Hillary:
Hello… I think people are afraid to show recognition all of the time. If we showed recognition to all of the people we saw each day on campus our life would be consumed with keeping up these relationships. I think not saying hello is a tool for keeping one’s output of energy to a minimum. We once lived in tribes that became villages that became towns that became cities that became the world wide web…so many faces…so little time…it’s an unfortunate part of today’s evolving society. Maybe we will someday have telepathy?

My response:
I totally agree with you in that we have an ever increasing number of communication media, and that we have expanded from tribes to a “global village.” However, that is exactly what I’m trying to get at: the global village may be great for business, but it’s shitty for normal, healthy communication. (I think it was Thoreau who, when told that a man from Buffalo could now talk to a man in Alabama with the use of the telephone, he replied, “But what will they say to each other?”) Local community activity has dropped incredibly in the past 20-30 years (do you know anybody that still gets together regularly for bridge or bowling?), largely due to the fact that we find safety in anonymity, among other reasons. I’m trying to make a call to strengthen local ties, which I believe to be especially important in a time when national and international issues are too greatly overshadowing local issues. And I’m not asking people to acknowledge everyone you see. Just those with whom you have previously shared a common bond. Just a recognition that you are aware of that person’s existence, that we have a shared history. I understand that may be too much to ask for from some, and that’s fine, that’s understandable. But then I think how easy it is for me, and I’m generally a pretty shy person. It’s mostly about getting outside your comfort zone.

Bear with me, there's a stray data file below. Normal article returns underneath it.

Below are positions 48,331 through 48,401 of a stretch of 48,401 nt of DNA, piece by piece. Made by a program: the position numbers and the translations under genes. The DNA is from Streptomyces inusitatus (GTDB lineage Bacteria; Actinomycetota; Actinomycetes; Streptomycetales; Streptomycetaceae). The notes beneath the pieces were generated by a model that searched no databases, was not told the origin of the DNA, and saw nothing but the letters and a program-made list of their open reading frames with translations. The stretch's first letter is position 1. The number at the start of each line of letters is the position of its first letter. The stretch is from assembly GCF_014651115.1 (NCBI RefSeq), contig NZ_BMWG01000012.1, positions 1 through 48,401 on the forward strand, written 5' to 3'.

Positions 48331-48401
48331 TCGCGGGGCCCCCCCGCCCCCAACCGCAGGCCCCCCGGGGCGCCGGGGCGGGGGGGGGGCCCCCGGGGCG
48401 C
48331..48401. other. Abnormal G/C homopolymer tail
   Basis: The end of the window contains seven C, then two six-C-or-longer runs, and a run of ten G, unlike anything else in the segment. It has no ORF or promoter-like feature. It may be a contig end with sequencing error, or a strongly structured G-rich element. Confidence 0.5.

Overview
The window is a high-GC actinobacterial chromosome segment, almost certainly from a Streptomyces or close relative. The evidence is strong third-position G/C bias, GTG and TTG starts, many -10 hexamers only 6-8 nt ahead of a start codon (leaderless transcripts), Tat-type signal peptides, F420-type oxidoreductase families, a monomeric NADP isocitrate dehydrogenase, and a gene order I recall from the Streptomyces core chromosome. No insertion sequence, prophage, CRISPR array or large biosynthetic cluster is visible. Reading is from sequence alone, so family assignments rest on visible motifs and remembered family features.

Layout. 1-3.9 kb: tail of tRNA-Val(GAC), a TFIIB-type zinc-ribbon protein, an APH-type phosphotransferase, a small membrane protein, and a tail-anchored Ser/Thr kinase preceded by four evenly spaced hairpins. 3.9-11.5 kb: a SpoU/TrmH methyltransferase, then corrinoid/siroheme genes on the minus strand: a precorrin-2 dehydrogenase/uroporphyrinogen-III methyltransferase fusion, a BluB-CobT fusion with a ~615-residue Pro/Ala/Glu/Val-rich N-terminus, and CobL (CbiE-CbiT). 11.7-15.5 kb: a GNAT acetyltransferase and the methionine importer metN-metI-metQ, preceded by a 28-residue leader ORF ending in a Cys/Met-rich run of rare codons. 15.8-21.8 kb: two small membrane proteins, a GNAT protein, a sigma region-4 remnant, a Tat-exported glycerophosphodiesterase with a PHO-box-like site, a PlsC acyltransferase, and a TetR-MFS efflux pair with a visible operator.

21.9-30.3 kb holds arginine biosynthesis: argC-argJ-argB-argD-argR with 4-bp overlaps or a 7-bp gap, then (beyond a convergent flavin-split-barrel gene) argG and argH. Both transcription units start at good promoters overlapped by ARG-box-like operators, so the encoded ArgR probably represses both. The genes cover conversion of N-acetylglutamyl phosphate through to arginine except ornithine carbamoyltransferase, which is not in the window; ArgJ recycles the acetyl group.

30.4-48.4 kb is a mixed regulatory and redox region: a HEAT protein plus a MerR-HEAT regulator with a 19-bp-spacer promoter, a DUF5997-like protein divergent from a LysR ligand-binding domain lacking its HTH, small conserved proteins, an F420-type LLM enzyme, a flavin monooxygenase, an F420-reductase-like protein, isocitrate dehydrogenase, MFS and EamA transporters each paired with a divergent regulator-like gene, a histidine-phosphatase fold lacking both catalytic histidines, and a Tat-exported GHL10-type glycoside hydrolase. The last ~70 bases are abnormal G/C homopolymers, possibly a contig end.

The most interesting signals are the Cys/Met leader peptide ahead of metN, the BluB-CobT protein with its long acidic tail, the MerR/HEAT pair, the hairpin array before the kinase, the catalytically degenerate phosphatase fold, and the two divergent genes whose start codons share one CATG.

Published in: on April 17, 2008 at 8:56 pm  Leave a Comment  

Behold the Power, or UweTube

It can unite. It can divide. It can make you laugh or cry. It can allow even the smallest of voices to be heard by the smallest of audiences. But most importantly, it gives all of us the outlet to be political activists in ways we may never have thought imaginable.

Witness the internet and its quintessential website YouTube in all its populist glory when Uwe Boll breaks his silence concerning the online petition against his films. Should you not be familiar with Mr. Boll and his body of work, consider exercising the democratization of information and look him up on Wikipedia.

Happy Monday.

Published in: on April 14, 2008 at 6:19 pm  Leave a Comment  

So if Hillary is Rocky…

Does she remember that, in the first movie, Rocky still lost to the black guy?

Hillary: “No-no-no! I’m, uh, no, I’m Rocky in Rocky 2! Or Rocky 3! Yeah, Obama is Clubber Lang! He killed Burgess Meredith! That’s what I meant! Was that not clear?”

Just a thought: maybe we shouldn’t be comparing politics to pop culture. But I suppose it’s hard when CNN treats Super Tuesday like it’s a monster truck rally (“Monster Tuesday! All the big hitters! Up to the second results! KABOOM!”), and political strategists like to turn nifty sound-bite phrases like “Obama’s preaching the audacity of nope“. Oh, snap! Politics have always been about theater, I understand. Hell, during the election of 1800, thanks to a fragmented, regional press, it was reported that candidate Thomas Jefferson was FUCKING DEAD. And how can you vote for a dead man, I ask you, John McCain voters? (cheap shot!)